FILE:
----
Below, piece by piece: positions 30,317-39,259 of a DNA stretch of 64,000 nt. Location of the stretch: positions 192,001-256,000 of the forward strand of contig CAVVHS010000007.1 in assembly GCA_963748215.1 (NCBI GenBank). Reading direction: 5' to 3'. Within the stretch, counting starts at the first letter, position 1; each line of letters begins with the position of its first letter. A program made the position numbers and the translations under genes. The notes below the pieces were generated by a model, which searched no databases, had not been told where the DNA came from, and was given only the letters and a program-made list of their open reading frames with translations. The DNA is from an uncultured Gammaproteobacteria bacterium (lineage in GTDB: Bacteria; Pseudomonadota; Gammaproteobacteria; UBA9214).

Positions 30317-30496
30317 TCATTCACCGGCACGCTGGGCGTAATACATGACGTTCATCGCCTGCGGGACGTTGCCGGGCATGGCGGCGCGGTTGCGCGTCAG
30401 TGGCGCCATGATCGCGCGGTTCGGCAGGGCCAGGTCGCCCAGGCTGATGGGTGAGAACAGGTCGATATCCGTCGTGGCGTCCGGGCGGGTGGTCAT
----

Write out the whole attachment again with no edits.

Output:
Below, piece by piece: positions 30,317-39,259 of a DNA stretch of 64,000 nt. Location of the stretch: positions 192,001-256,000 of the forward strand of contig CAVVHS010000007.1 in assembly GCA_963748215.1 (NCBI GenBank). Reading direction: 5' to 3'. Within the stretch, counting starts at the first letter, position 1; each line of letters begins with the position of its first letter. A program made the position numbers and the translations under genes. The notes below the pieces were generated by a model, which searched no databases, had not been told where the DNA came from, and was given only the letters and a program-made list of their open reading frames with translations. The DNA is from an uncultured Gammaproteobacteria bacterium (lineage in GTDB: Bacteria; Pseudomonadota; Gammaproteobacteria; UBA9214).

Positions 30317-30496
30317 TCATTCACCGGCACGCTGGGCGTAATACATGACGTTCATCGCCTGCGGGACGTTGCCGGGCATGGCGGCGCGGTTGCGCGTCAG
30401 TGGCGCCATGATCGCGCGGTTCGGCAGGGCCAGGTCGCCCAGGCTGATGGGTGAGAACAGGTCGATATCCGTCGTGGCGTCCGGGCGGGTGGTCAT